A number of people have argued that peer-review should only evaluate how well the claims are supported by evidence, not how novel, interesting or important the claims are. I do agree that we are not very good in predicting the impact of a paper - that ultimate judgement is best left to post-publication review. Nonetheless, which paper is published in which journal is currently determined mostly by evaluations on the Significance of Findings dimension. By providing a 2-dimensional scale, this dimension of perceived significance can be clearly separated from the dimension of technical quality. Having both axes allows the reader to flexibly focus on one or the other.

Balancing the power between editors and authors

If we want to design a publication system that promotes good science, we need to strike the right power balance between editors and reviewers on one side and authors on the other. In some journals, authors are being held hostage to the whim of individual reviewers that demand meaningless additional control experiments, or that are trying to remove claims from the paper they find offending. The post-review discussion in eLife, where the editor and reviewers comment on each others review, is one great tool to avoid such excesses Post-review discussion will remain an integral part of the process, now with the additional function to agree on an evaluation summary..

The new system goes one step further, and lets the authors decide when a paper has reached its final stage. This certainly allows authors to publish the paper they want to see on their record, not the paper that the editor or the reviewers want to see.

With this much power, will authors just ignore the reviews? And will reviewers stop reviewing, as they are being ignored anyway? Because eLife is not rejecting papers anymore, I can certainly see the danger of this happening. Some authors may start to publish as many papers as possible - regardless of quality.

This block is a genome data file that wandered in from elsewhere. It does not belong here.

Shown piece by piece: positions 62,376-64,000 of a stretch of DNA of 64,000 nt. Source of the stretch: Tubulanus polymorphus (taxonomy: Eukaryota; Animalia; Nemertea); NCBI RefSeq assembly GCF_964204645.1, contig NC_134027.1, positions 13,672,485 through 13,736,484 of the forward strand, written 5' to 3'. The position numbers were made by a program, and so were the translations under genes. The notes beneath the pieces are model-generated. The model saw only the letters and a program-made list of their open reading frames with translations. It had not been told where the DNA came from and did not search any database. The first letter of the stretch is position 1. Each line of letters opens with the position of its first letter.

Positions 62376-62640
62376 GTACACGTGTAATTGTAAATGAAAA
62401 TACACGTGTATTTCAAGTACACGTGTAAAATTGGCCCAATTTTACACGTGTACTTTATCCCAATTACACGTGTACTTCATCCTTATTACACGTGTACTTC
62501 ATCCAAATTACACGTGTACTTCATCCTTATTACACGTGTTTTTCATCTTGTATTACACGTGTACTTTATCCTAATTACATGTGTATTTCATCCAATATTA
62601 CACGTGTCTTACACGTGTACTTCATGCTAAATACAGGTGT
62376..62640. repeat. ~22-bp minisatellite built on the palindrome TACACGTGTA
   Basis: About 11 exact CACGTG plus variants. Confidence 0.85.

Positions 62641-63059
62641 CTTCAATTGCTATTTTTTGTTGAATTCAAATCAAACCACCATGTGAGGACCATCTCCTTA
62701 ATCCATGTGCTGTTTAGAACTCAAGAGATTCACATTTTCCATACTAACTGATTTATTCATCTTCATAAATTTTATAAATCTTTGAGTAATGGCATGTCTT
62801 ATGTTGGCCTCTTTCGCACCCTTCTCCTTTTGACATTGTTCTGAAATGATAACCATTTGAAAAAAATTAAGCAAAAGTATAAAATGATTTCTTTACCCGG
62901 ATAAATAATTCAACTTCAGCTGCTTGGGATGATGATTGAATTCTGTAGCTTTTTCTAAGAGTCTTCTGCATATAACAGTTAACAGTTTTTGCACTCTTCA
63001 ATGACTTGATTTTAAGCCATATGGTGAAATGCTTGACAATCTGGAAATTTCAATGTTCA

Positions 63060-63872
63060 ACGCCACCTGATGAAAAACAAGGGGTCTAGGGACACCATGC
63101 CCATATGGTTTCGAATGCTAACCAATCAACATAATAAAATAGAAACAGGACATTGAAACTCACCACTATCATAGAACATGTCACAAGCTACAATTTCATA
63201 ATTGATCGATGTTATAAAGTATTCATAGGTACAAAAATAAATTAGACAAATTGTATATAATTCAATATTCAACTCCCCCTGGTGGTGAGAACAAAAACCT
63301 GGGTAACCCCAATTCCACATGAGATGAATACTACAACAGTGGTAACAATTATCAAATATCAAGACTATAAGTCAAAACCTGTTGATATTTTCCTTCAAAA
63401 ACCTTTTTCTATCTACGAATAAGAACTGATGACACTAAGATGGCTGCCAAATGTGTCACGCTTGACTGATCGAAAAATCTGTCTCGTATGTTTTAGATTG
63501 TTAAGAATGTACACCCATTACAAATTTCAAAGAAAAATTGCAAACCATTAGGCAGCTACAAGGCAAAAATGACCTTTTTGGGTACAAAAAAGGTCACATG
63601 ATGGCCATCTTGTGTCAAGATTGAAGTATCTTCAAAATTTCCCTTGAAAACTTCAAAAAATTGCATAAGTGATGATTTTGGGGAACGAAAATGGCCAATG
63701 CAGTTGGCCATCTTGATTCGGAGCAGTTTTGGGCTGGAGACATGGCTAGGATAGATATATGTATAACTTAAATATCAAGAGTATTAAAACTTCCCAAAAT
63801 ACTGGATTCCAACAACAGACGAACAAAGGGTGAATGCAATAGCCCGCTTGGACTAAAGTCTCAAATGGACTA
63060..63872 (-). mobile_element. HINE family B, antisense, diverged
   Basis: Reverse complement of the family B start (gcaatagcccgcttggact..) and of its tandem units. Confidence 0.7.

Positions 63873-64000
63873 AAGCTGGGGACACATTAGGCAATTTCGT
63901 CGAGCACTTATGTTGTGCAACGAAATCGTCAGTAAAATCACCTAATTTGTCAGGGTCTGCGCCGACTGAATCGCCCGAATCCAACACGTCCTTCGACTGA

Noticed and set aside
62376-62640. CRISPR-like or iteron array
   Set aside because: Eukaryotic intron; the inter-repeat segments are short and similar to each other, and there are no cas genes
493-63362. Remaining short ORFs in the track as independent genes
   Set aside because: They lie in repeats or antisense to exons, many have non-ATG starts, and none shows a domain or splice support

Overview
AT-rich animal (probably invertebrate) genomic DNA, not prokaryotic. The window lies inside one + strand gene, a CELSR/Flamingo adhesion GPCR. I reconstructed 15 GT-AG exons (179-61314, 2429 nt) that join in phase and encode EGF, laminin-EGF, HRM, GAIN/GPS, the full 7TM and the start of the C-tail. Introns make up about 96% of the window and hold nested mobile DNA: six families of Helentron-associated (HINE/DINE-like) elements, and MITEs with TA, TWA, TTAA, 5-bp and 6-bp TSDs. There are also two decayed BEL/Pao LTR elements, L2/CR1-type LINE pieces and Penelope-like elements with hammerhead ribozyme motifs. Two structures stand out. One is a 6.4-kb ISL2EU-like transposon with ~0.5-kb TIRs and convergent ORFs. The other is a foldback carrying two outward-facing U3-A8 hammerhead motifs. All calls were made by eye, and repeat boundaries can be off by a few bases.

As one tool against this, eLife will still triage papers before review. Currently, editors discuss submitted papers and only select paper for review that have a chance of being ultimately accepted. By rejecting a lot of papers before review, eLife protects the brand of the journal name. With the new policy, we do not need to do this anymore - now the limiting factor is capacity. Can we find an editor who is willing to review the paper and who is confident that they can find 2 more reviewers to do the same? With this, the triage stage will hopefully become less selective. Ultimately, however, reviewer's and editor's time is a scarce resources and needs to be allocated to the papers that are most likely worth the attention.

Once a paper is sent out for review, the evaluation summary and the published reviews are the only way for editors and reviewers to ensure that the paper is as clear as it can be. For this, the evaluation summaries must be incisive and highly visible to the audience. It is the only way by which misleading or unsupported claims can be flagged, and exceptional paper can be highlighted. For this reason, it will be printed at the top of the eLife reviewed preprint or version of record.

One part of me believes that most people in science are driven by good intentions: Authors want to publish useful and clear papers, and reviewers want to provide constructive feedback. But given that especially early-career researchers often work under immense pressure and that a single high-profile publication can make or break careers, I also know that any system will be gamed. Our job as a community is to set the individual game-theoretical payoffs in a way, such that the entire system rewards better, fairer, and more transparent science. I really hope that eLife's new way of evaluating papers will contribute to this.


Eisen et al. (2022). Peer Review without gatekeeping. Elife.

Simon (1972). Theories of bounded rationality. Decision and organization.